Well no, it is not causing Covid-19, but some crazies are burning down 5G cell towers to prove a point, that point being that they are nutbars.

It appears that my favourite company, Apple, will delay releasing 5G products until 2021, in part due to the impact of Covid-19. The biggest hurdle will be coverage. Rogers 5G
Rogers is building out Vancouver, Toronto, Ottawa, and Montreal to start, (no mention of Collingwood), so to actually use 5G, some travel may be in order. When it does arrive, the experience will no doubt be phenominal, providing user experiences not yet dreamed of. All in due course.

Photo Editing

If you or your family members are into photo editing, i.e. Photoshop, you may want to take advantage of an offer by one of Adobe’s competitors - Affinity Photo. Affinity is a full featured alternative to Photoshop and is available on a 90 day Trial or purchase for $34.99 CDN. One of the benefits (in my oppinion) is no subscription - you own it. You can refer to my Post for a demonstration under Photography > Affinty Photo on this site.

Contact Tracing

Apple and Google are developing apps to allow tracing of others with whom you have come in contact. The apps are to be available to public health authorities only rather than app developers. The issue of personal privacy is the biggest stumbling block. If you are suspicious of government surveillance in general (Big Brother is Watching), you may well wonder how far this type of monitoring would go on in the future, long after we are past the Covid-19 pandemic. Judging from online article, neither POTUS nor Dr. Fauci are fully understanding what the apps will do nor how they accomplish the task. Further Details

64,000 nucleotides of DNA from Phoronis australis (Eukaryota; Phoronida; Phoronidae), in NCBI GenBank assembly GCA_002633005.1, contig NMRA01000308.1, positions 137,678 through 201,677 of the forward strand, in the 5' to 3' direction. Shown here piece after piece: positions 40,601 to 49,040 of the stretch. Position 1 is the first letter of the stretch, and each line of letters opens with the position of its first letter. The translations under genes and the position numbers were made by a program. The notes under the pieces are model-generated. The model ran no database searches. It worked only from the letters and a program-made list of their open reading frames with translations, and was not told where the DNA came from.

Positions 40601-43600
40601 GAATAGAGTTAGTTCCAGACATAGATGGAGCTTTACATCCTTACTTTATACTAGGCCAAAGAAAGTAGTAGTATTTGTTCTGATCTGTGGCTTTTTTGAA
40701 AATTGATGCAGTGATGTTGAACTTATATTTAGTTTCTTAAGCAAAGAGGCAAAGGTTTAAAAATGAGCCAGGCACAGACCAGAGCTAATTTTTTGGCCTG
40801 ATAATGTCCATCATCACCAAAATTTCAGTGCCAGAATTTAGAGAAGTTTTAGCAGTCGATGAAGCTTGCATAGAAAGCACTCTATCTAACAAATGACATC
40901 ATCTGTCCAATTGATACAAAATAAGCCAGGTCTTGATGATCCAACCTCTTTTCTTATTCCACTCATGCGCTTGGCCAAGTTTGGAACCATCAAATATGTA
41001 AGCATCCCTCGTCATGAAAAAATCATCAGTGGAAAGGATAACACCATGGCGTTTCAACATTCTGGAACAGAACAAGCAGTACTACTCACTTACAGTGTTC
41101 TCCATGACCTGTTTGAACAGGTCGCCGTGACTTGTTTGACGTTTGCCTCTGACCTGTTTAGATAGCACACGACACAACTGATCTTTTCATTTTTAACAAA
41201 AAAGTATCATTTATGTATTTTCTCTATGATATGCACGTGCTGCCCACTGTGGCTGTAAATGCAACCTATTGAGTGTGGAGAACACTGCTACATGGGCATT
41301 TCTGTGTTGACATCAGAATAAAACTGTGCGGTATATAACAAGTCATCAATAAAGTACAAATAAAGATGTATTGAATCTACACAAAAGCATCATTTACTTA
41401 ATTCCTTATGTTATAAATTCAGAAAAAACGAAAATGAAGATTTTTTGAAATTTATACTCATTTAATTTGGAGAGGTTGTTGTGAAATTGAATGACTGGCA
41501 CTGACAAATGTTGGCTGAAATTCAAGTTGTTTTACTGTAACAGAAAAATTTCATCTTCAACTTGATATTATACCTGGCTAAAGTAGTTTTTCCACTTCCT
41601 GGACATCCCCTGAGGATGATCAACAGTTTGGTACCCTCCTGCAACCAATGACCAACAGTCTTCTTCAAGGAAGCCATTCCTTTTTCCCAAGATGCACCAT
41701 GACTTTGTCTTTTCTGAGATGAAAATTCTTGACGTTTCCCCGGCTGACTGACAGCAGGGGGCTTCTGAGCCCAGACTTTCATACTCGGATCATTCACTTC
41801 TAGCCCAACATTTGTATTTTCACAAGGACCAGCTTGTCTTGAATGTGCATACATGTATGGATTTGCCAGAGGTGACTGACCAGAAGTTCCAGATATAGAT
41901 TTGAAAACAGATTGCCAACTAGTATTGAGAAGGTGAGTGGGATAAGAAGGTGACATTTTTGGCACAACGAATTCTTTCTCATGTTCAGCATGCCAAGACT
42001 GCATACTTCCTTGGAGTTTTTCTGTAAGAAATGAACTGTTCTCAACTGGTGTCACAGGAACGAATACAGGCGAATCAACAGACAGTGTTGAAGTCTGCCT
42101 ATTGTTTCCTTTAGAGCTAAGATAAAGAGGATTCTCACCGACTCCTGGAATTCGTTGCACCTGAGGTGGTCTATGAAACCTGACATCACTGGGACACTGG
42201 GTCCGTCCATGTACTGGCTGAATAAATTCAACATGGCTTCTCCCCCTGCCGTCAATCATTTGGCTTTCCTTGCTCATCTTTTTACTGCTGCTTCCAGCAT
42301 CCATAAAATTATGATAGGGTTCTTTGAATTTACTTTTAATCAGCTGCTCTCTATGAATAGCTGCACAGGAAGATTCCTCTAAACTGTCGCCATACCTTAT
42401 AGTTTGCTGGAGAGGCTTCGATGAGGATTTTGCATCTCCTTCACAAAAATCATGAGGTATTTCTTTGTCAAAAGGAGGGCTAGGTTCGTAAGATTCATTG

The ACLU (American Civil Liberties Union) says that any electronic contact tracing needs to respect six principles.

The ACLU’s six principles are:

  • Voluntariness — Whenever possible, a person testing positive must consent to any data sharing by the app. The decision to use a tracking app should be voluntary and un-coerced. Installation, use, or reporting must not be a precondition for returning to work or school, for example.
  • Use Limitations — The data should not be used for purposes other than public health — not for advertising and especially not for any punitive or law enforcement purposes.
  • Minimization — Policies must be in place to ensure that only necessary information is collected and to prohibit any data sharing with anyone outside of the public health effort.
  • Data Destruction — Both the technology and related policies and procedures should ensure deletion of data when there is no longer a need to hold it.
  • Transparency — If the government obtains any data, it must be fully transparent about what data it is acquiring, from where, and how it is using that data.
  • No Mission Creep – Policies must be in place to ensure tracking does not outlive the effort against COVID-19.

Not sure this will ever fly. BB

Podcasts

If you are involved in the many online Podcasts and Webinars being offered, you may find that using headphones instead of your computer’s regular speakers, will help with unwanted feedback. Just listening - turn off your microphone and camera. Put yourself in a good light if you are presenting, and consider a proper microphone vs the built-in one on your laptop.

More Scams

Scams
Just DELETE - do not even open. Curiosity got the Cat!

On the Who Knew side

As you know, I am fascinated with numbers. On the small end we have chips with huge numbers of transistors being lithographed on ridiculously small pieces of silicon. For example, the newest iPhone chips are being made by TSMC using 5 nanometer technology, that is the gap between transistors is only 5nm. 5nm equates to 0.005𝝻 microns, so to put this in perspective to the size of a virus: Small Sizes
Why do we care? Smaller distances mean lower power requirements, better battery life, and faster computing. Speaking of small as in viruses, the efficacy of your facemask may not be perfect, but it really cuts down on the chance of you infecting your neighbour rather than filtering out bad virus particles aimed at you. Get used to it. We may have to adorn our handsome mugs for quite a while.

That’s all folks

If you got this far, thanks for reading. Please send some feedback so that I know I am not just blogging to myself. Keep safe until we can once again get together. Need tech help? Give me a shout.